The Foundation is recognised globally for its contributions to promoting women’s economic empowerment for women in low and middle income countries. Its track record of successfully implementing women’s entrepreneurship and economic empowerment programmes for over a decade makes it an important stakeholder in the women’s economic empowerment space. One of the strengths of the Foundation is that its tried-and-tested programmes are designed to be replicated with adaptations based on continuous learning, contextualised based on local needs and context and scaled – enabling them to be delivered worldwide to achieve meaningful results.

Kinara’s proven track record delivering business accelerator and incubator programmes, which teach Indonesian women entrepreneurs business skills to grow their businesses, enabled them to have a unique insight into the entrepreneurship landscape in Indonesia. Their networks with other stakeholders in the women’s economic empowerment ecosystem and experience across the country meant Kinara could provide a nuanced understanding of the different needs of Indonesian women owned micro, small and medium sized enterprises (MSMEs).

Susi Lawati, founder of Dapur Sakura, and WEAVE participant, with her team

Similarly, WISE’s strong background in delivering entrepreneurship skills training and mentoring to Vietnamese women entrepreneurs as well as linking them with potential investors makes them an important player in the women’s entrepreneurship and economic empowerment landscape in Vietnam. Their strong local networks also enable them to effectively collaborate with other stakeholders in the ecosystem throughout the country and understand the different profiles and needs of women-owned MSMEs.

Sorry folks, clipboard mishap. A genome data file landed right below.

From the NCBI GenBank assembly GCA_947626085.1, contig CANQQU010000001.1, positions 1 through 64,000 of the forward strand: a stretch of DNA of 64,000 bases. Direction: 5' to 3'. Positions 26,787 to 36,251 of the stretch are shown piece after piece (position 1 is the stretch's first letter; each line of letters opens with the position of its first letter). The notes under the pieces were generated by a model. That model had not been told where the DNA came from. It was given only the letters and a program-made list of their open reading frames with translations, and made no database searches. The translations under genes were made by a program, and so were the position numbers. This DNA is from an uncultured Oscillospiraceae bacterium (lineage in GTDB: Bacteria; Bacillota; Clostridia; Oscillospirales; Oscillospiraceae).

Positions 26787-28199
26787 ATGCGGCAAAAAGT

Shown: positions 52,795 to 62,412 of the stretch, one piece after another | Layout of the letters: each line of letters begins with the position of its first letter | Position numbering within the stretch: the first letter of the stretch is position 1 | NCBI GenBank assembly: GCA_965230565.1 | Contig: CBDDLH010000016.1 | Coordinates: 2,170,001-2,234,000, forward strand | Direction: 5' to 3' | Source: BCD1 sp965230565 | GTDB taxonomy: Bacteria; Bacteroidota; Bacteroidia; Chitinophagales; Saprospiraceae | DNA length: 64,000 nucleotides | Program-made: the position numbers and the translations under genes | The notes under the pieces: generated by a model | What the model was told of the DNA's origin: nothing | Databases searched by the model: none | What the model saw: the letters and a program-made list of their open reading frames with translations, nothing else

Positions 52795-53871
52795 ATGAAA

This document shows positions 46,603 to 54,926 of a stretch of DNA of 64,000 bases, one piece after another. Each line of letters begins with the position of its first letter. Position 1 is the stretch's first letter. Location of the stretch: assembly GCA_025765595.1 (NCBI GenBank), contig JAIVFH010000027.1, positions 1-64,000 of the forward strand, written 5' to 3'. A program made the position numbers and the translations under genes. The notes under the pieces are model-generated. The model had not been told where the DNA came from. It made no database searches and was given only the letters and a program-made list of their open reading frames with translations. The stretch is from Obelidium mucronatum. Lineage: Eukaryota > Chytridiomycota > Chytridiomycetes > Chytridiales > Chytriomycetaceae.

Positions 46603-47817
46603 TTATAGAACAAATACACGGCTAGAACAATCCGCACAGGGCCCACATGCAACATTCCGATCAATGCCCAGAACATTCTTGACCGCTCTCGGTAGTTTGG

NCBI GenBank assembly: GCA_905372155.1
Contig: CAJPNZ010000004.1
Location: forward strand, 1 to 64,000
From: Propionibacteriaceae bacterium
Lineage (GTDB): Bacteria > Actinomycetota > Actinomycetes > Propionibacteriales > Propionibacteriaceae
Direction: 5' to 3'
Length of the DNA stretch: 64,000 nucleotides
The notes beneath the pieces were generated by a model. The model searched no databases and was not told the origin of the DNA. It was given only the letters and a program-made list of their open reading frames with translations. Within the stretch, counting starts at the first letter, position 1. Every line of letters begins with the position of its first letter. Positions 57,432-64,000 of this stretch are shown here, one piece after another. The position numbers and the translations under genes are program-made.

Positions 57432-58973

The partnership amongst these three stakeholders was well designed from WEAVE’s inception to leverage each stakeholder’s unique experience. Kinara and WISE, informed by their knowledge of the women’s entrepreneurship ecosystems and landscapes in Indonesia and Vietnam, combined with the market assessment conducted before delivery began, were instrumental in shaping the delivery and geographic focus for WEAVE’s training activities. This expertise was essential throughout implementation as they understood the nuances of the needs of women entrepreneurs – particularly throughout the pandemic.

Providing local organisations with the space to shape and inform programme design, delivery and content is a cornerstone of a collaborative muti-stakeholder partnership that encourages locally led development. This approach through WEAVE ensured the project responded to the different needs of women entrepreneurs in Indonesia and Vietnam.  

WISE and Kinara worked closely with the Foundation team to adapt its flagship training programmes—HerVenture, Road to Growth and Mentoring Women in Business—to ensure they addressed the needs of the Indonesian and Vietnamese women entrepreneurs that they set out to support.

Bringing an internationally designed program to a local context required a lot of adaptation and customization, and we were happy to receive timely and valuable support from the Foundation’s team to ensure that the WEAVE trainings are tailored to the Vietnamese context.

Diep Hong Ngo, COO, WISE

Although the Foundation had previously delivered its HerVenture and Mentoring Women in Business programmes in both Indonesia and Vietnam, WEAVE was the first time Road to Growth had been delivered in both countries. It was also the first time the Foundation brought all three trainings together to form a sustained learning journey for women entrepreneurs. Therefore, Kinara and WISE’s insights into adapting the content and delivery approaches for the three phases individually—as well as the combined learning journey—were essential.

Kinara and WISE were instrumental in driving forward the approaches to reach HerVenture users across Indonesia and Vietnam. Their knowledge of how to reach the project’s target audience resulted in each partner using different approaches – with Kinara leveraging Instagram and hosting Instagram Live events that featured successful women entrepreneurs as one of their most successful outreach approaches. WISE found that marketing through Facebook and leveraging its networks to disseminate HerVenture and reach the target audience was the most effective method in Vietnam.